Food insecurity has been found to be strongly connected to insulin resistance — a main contributor to type 2 diabetes, according to a study by a group of Connecticut researchers.
And for Latinos, who are disproportionately affected by type 2 diabetes, food insecurity is linked to the development and progression of the disease, according to the study’s findings which were published in the Journal of Nutrition.
The rate of food-insecure Latino households is higher than for other racial and ethnic groups, according to researchers. They are also disproportionately affected by metabolic disorders like type 2 diabetes. The rate of type 2 diabetes among Latinos is 12.1 percent, compared to 7.4 percent among non-Hispanic whites.
The study highlights the more than 40 million Americans who live in food-insecure households, where access to healthy and nutritionally adequate food is scarce or limited.
Researchers examined 121 Latinos with type 2 diabetes, and of these 68 percent were classified as food insecure. The researchers tested the relationship between food insecurity and insulin resistance using the baseline data from the Community Health Workers Assisting Latinos Manage Stress and Diabetes (CALMS-D) randomized controlled trial.
According to a United States Department of Agriculture (USDA) study, Hispanic subgroups, households of Puerto Rican descent living in the U.S. had the highest food insecurity rate – 25.3 percent. The rate for families of Cuban origin was 12.1 percent.
Food insecurity can increase bodily inflammation, which can be caused by diet-related obesity and excess abdominal fat, the researchers said. Typically, food insecurity comes with mental distress, which triggers the release of cortisol and other stress hormones. And these hormones could result in insulin resistance.
When comparing the study subjects with food-insecure people, the researchers found that the study participants had significantly higher insulin resistance, insulin, glucose, stress hormones, inflammation, and total cholesterol.
The results demonstrate the link between physical health and social determinants.
“Resources should be redirected toward ending or decreasing food insecurity, a powerful social determinant of health.”Dr. Angela Bermúdez-Millán, UConn School of Medicine
“Our findings support the plausibility of links between food insecurity and poor health,” said Dr. Angela Bermúdez-Millán, assistant professor in the Department of Community Medicine and Health Care at UConn School of Medicine. “Resources should be redirected toward ending or decreasing food insecurity, a powerful social determinant of health.”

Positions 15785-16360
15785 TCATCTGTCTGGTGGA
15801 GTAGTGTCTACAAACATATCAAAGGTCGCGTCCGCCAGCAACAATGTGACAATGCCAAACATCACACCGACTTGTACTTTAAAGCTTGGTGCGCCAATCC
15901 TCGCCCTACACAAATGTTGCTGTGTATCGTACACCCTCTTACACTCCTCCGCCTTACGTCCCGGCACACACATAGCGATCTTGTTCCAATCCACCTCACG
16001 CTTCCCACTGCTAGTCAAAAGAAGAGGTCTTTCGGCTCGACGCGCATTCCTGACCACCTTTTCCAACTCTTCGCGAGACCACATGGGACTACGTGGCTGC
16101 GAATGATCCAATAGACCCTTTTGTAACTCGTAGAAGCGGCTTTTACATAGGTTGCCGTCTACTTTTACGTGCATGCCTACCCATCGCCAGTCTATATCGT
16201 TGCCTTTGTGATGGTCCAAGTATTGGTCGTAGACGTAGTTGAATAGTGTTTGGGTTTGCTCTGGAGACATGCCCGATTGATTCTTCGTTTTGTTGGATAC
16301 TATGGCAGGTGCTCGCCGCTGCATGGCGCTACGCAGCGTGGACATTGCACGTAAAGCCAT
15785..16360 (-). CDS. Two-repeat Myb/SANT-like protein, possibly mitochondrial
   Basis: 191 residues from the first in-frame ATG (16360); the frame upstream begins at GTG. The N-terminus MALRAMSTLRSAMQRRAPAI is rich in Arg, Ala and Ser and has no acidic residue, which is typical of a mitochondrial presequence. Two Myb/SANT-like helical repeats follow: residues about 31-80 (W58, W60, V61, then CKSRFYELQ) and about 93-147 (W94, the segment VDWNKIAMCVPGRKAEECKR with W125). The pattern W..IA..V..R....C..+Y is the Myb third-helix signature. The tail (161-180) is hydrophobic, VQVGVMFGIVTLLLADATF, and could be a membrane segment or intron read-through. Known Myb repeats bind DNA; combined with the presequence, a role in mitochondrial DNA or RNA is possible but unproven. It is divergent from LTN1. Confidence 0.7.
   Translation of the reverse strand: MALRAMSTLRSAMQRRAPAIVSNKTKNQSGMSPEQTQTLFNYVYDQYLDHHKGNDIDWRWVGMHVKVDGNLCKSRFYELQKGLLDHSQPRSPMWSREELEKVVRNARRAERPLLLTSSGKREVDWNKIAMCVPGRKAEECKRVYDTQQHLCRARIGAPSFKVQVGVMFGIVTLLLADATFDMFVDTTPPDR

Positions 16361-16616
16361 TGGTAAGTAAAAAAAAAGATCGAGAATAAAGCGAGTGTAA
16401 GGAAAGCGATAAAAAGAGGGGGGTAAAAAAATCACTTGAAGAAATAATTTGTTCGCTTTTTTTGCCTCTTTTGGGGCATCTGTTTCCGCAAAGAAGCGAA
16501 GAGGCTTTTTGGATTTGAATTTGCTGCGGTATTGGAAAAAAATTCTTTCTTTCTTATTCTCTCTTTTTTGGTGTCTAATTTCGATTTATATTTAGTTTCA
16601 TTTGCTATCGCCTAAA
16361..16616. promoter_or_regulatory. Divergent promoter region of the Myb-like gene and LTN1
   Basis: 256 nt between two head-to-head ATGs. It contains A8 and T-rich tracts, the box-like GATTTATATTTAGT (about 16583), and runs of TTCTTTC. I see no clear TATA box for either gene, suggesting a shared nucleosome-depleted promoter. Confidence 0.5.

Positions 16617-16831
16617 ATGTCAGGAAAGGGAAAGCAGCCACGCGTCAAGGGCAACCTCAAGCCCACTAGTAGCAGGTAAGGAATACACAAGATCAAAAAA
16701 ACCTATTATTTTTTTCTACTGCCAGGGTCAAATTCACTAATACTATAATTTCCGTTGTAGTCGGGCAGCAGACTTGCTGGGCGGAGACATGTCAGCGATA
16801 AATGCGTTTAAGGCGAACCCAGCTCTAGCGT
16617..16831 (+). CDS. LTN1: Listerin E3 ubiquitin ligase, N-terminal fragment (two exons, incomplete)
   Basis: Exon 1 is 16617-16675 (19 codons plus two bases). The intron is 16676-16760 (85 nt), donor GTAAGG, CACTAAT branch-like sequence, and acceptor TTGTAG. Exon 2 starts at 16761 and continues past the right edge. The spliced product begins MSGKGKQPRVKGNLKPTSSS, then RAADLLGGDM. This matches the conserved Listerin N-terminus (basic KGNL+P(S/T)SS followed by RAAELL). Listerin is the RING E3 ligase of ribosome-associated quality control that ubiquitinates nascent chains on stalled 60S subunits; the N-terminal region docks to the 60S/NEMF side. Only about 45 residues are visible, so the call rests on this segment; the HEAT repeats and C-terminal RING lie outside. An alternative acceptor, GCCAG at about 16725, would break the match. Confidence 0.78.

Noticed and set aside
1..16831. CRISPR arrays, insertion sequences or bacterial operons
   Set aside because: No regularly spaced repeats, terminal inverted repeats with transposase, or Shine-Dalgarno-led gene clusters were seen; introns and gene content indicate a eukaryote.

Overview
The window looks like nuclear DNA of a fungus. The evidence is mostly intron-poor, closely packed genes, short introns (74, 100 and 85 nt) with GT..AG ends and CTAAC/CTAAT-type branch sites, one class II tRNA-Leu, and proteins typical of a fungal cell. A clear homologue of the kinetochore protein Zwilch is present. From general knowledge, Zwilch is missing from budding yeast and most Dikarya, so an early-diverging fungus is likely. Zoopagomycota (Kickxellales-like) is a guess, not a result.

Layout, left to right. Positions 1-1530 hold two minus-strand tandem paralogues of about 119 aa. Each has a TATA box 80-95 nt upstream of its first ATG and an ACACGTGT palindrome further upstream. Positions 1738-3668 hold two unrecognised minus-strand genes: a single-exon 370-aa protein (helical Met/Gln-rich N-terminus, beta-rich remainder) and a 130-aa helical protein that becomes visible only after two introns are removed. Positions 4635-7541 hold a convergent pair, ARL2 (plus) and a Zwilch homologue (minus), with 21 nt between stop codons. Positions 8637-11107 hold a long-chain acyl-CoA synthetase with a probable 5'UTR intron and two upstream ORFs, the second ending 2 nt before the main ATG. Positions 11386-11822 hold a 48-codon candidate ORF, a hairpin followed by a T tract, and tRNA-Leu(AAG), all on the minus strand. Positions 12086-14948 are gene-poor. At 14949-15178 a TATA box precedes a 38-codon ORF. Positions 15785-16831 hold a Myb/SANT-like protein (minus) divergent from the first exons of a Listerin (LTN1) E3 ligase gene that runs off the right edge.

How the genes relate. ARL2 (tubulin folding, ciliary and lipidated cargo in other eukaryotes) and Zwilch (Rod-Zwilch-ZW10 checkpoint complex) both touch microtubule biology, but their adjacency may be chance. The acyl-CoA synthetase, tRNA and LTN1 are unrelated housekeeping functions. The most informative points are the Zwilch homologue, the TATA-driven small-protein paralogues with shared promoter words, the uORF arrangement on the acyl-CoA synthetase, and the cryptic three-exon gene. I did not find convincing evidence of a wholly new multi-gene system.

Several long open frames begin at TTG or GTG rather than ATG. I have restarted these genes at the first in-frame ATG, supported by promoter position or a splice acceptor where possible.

Organizations are also increasingly recognizing the critical role diet plays in overall wellness.
Humana’s Bold Goal program aims to increase self-reported “healthy days” among its Medicare advantage members with chronic diseases and is largely centered around food insecurity and nutrition.
“The Bold Goal is not just our north star; it’s a quantitative way for us to address the holistic needs of multiple populations, and to measure our progress,” said Bruce D. Broussard, Humana’s president, and CEO.
Federal agencies have also made efforts to reduce food insecurity. In April 2019, CMS made changes to Medicare Advantage and Part D rules that allow reimbursement for certain services that specifically address social determinants, such as access to healthy food.
“Today’s changes give plans the ability to be innovative and offering benefits and services that address social determinants of health for people with chronic disease,” CMS Administrator Seema Verma said at the time. “With Medicare Advantage enrollment at an all-time high, plans need greater flexibility in offering benefits that they focus on preventing disease and keeping people healthy.”
The Connecticut researchers hope the results of their study will lead to even more programs and initiatives aimed at improving food insecurity.
Bermúdez-Millán is calling for legislators to create policies that increase access to minimally processed foods, and that add more fruits, vegetables, and whole grains in local stores or community venues.
“Food insecurity is prevalent, widespread, and detrimental to health,” said Bermúdez-Millán. “Healthcare facilities can also help address the issue by screening for food insecurity and connecting patients to available resources and interventions.”
Source: Health Itanalytics